Monday, March 14, 2011

Obama’s card in Latin America: Education

I'm not expecting any dramatic policy announcements during President Obama's trip to Brazil, Chile, and El Salvador later this month. Although imperfectly applied, the US seeks an international system based on democracy, the rule of law, and free markets.

The US government sees these as indispensable to solving problems of good governance, economic development, and domestic and international peace. I can't see this emphasis changing anytime soon. Unfortunately, we just aren't very good at getting ourselves or others there.

That's why I like Andres Oppenheimer's suggestion to make education, science and innovation into a "hemispheric cause."
My opinion: Obama should announce an Education Initiative of the Americas that would include large scale student and teacher exchanges with U.S. universities (there are currently 128,000 students from China in U.S. colleges, compared with only 13,000 from Mexico), as well as sending English teachers and providing free Internet English courses to tens of millions of Latin Americans.

And Obama could offer to share his experiences with his Race to the Top program, which offers money to states that change their laws to allow teacher evaluations and merit pay, so that teachers are paid by results in their classrooms rather than only by their seniority. It’s a plan that would revolutionize education in Latin America.

It’s time for Obama to move beyond feel-good rhetoric and build concrete bridges with the region so that the whole hemisphere could better compete with the emerging Asian and European trading blocs. Much like in the United States, education would be a good place to start.
While I don't know how all the details of such an initiative would work out (I haven't followed Obama's education policy; honestly, I couldn't tell you one specific from it), I would also include a renewed commitment to push the US Congress to pass some variant of the DREAM Act. We could also work to increase the number of student visas allotted to students from Latin America. The US could probably help with school uniforms and books.

I'd also like to see initiative as more of a partnership and not "let's show you how it's done" that sometimes comes across in this Oppenheimer article. Not the sexiest proposal, but perhaps a transformational one that even the Salvadoran Minister of Education support.

However, history tells us that a joint US-LA education initiative is going to be a tough sell. Andrew J. Kirkendall recently published Paulo Freire and the Cold War Politics of Literacy. In his book, Kirkendall explains how international literacy education in Latin America ran up against a variety of challenges during the Cold War.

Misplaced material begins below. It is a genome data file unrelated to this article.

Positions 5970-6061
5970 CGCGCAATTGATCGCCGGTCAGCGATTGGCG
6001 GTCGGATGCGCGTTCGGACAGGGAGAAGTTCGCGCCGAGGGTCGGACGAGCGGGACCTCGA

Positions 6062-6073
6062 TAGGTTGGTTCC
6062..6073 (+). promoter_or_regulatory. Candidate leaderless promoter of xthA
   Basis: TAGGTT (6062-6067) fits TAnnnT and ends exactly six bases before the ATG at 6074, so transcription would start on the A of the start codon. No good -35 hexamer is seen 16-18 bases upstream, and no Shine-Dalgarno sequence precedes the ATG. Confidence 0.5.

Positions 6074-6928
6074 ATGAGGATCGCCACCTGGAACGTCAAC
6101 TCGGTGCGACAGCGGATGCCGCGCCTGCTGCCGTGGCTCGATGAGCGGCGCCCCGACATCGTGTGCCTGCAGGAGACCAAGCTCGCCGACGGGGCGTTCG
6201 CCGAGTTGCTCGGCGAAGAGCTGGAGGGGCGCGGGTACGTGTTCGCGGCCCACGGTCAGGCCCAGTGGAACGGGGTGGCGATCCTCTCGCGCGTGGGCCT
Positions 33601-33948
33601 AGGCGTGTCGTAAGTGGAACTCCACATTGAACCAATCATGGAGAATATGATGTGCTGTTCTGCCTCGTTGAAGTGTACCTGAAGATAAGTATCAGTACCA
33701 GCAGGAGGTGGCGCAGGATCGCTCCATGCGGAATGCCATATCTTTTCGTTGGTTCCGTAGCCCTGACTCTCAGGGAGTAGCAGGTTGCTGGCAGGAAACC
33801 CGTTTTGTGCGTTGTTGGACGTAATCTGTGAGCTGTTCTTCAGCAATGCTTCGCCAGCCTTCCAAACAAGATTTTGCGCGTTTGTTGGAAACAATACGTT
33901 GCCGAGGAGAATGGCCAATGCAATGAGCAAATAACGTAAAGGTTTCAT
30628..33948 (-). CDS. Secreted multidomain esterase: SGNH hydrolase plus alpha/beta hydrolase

The US and some Latin American governments supported educational reforms as a means of promoting economic development and reducing the allure of socialism. Others like the 1960s Christian Democrats in Chile sought to promote economic development and a new generation of party loyalists. However, the newly literate were a little too radical for the Christian Democrats and they started to have second thoughts about promoting education.

Finally, while the Sandinistas in Nicaragua produced some impressive accomplishments in terms of reducing illiteracy, but their emphasis seemed to be political indoctrination rather than an education that would liberate people. The long-term effects of the literacy reforms also was more likely to be found among those who went out to teach rather than those who did the learning.

The easy part is for the US and Latin America to agree that education is important. The content of any such initiaitve is obviously the hard part.

Here's a few more items of interest. If you are interested in learning about popular education in El Salvador during the civil war, I would encourage you to take a look at John Hammond's Fighting to Learn: Popular Education and Guerrilla War in El Salvador.
Popular education played a vital role in the twelve-year guerrilla war against the Salvadoran government. Fighting to Learn is a study of its pedagogy and politics. Inspired by Paulo Freire's literacy work in Brazil in the 1950s, popular education brought literacy to poor rural communities abandoned by the official education system and to peasant combatants in the guerrilla army. Those who had little education taught those who had none. Popular education taught people skills, raised the morale that sustained them in unequal combat, and stimulated the creation of an organizational network to hold them together.
Finally, Danilo Valladares has a new article "Yes I Can" Say Illiterate Adults in Guatemala at IPS that details some of the Cuban literacy programs that seem to be working (it looks pretty Freirian).


  1. In the 1980s a number of Central American school teachers had a chance to study at US universities. I think it was a result of the Kissinger Commission report on Central America - and may have been an attempt to co-opt them and make them more "pro-American."

    I know of at least 18 Hondurans who studied at Iowa State University for two years and got a bachelor's degree from ISU.

  2. Promoting education is something that most people believe is important. However, Oppenheimer makes it sound as if it's apolitical. Your story about attempting to co-opt LA teachers and make them more "pro-American" is more evidence of that.